Standing there assessing the situation, one I had never dealt with before, I could see we had a huge problem on our hands. Despite the whole, back door being completely gone, Sara was still completely panicked. She was bucking without reason, or anything that remotely resembled sanity. Why she didn’t simply try to back out, I’ll never know, but it was a darn good thing she didn’t, as she was still tied. If she had tried to back out, she surely would have gotten her back legs under the trailer. Such a thing, would’ve surely spelled the end for her. If we opened the small, human escape door by her head, she tried to come through it. Somehow, some way, we had to get a lead on her, and try to pull or persuade her, to get off the trailer, but how? There was no way to get to her head, except by way of that very tiny, escape door.
It was an incredibly stressful thing to watch and sort out, yet it could’ve been far worse. Thankfully, the rest of the horses were beyond sensible. Thow-ra was being battered by the divider that had succumbed to the violence and was now off its track and hanging loose. Star was as far forward as she could go, her chest against the manger, back end tucked in. Higgins was also as far forward as he could get, and had moved over against the side. Not a single one of our horses, even as much as threatened to kick or misbehave. They all quietly waited in that melee of ruckus, for the craziness to stop.
The safety features that had attracted me to the trailer, now had the chance to come into play. Higgins was unloaded through the large, escape door at the front passenger side, most appreciatively, I might add, Thow-ra was calmly walked forward then out the escape door as well, despite the beating she was taking from the divider. Only Star was trapped right where she was. Eyes wide, she just stood there, all tucked into herself.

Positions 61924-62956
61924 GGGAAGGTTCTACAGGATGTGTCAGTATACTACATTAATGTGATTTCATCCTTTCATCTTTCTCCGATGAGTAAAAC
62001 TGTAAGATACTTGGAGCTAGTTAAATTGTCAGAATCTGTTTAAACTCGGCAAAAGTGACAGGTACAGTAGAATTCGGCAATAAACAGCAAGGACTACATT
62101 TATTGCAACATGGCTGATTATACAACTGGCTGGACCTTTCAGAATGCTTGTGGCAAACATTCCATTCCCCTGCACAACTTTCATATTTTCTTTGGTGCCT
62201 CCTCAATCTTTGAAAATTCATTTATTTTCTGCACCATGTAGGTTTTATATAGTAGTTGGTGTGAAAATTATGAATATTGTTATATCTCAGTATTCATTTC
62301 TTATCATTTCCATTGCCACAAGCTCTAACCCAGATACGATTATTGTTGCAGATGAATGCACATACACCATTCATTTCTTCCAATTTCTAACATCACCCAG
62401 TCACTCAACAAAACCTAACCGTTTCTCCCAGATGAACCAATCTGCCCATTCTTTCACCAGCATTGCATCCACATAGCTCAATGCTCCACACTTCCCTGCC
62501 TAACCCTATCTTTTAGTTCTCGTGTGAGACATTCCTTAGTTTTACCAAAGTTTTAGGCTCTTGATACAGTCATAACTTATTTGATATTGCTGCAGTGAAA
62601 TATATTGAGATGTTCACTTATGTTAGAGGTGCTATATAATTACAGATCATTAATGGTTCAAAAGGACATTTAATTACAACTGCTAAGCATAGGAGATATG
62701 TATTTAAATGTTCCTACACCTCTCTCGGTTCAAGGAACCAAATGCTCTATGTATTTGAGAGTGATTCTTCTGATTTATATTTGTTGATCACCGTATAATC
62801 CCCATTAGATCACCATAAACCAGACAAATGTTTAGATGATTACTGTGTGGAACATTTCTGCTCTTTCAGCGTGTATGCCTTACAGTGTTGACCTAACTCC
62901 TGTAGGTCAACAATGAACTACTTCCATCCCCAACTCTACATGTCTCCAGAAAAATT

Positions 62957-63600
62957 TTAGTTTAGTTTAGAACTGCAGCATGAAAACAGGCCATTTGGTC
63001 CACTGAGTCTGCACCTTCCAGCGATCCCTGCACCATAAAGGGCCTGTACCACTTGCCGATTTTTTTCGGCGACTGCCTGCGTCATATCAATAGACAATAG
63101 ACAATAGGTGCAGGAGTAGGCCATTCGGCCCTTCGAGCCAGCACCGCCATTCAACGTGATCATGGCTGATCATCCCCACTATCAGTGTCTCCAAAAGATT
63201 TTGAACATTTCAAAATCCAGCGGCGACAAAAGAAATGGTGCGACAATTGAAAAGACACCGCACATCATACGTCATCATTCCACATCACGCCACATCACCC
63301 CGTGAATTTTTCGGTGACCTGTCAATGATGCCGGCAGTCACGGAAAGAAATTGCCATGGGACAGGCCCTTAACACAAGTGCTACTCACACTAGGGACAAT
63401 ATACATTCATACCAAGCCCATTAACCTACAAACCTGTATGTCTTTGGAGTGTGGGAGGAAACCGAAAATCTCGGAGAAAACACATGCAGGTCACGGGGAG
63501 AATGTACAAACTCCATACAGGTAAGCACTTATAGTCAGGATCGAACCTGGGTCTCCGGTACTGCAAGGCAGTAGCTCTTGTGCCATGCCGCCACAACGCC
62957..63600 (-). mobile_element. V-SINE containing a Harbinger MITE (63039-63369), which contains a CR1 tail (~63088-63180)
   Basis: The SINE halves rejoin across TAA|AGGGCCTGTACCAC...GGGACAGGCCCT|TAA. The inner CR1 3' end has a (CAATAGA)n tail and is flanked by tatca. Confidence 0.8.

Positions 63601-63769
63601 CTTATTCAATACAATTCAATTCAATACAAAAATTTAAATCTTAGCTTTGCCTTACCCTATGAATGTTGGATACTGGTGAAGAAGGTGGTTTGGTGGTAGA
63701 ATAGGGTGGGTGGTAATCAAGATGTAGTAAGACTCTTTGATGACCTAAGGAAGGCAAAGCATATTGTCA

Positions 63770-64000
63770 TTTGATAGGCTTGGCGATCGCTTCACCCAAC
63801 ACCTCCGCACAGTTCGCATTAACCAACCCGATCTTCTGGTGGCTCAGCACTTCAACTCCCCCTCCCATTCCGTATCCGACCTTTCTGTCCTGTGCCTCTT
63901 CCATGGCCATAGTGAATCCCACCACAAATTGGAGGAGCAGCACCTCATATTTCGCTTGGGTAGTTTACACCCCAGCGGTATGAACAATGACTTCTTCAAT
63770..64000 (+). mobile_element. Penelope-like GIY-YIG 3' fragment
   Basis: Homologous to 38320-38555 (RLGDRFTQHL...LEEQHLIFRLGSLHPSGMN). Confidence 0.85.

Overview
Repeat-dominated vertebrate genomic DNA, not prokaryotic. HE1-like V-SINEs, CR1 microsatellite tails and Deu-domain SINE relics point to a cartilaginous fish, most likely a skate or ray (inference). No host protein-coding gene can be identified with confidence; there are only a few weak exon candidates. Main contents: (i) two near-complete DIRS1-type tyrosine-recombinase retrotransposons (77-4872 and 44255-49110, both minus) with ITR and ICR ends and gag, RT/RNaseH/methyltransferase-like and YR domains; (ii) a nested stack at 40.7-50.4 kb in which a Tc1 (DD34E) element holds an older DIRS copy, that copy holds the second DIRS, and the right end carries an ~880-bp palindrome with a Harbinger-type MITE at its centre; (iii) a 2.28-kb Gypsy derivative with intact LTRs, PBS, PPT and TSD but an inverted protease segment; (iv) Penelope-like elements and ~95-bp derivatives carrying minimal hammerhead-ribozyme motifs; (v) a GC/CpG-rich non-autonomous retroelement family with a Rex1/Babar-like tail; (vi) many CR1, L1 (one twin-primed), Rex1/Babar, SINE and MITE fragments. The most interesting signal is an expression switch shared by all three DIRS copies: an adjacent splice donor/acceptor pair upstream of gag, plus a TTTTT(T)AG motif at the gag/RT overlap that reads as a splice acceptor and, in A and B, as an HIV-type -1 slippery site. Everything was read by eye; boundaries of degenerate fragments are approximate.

The whole time, all of this was going on, Sara continued to act like a deranged lunatic, oblivious to all but the obvious fact that she wanted out. It was perfectly clear, what was going on with her. That poor horse was claustrophobic. We were incredibly lucky to have loaded her, into the stall position we had. Were ever so fortunate that the other horses remained completely calm and obedient. They didn’t react at all badly, not even once, and we didn’t even want to contemplate how bad it would have been, if a horse had stood behind her.
All we had to do now was, get her off the trailer and back home … somehow.

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About Trudy Andrew

Trudy Andrew lives on a small farm just east of Winnipeg, Manitoba, where she enjoys her Morgan horses. A dreamer since she was a child, its no surprise to those who know her well that her imagination would find an outlet in writing, as it has in the past through artwork.
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 Oakbank, MB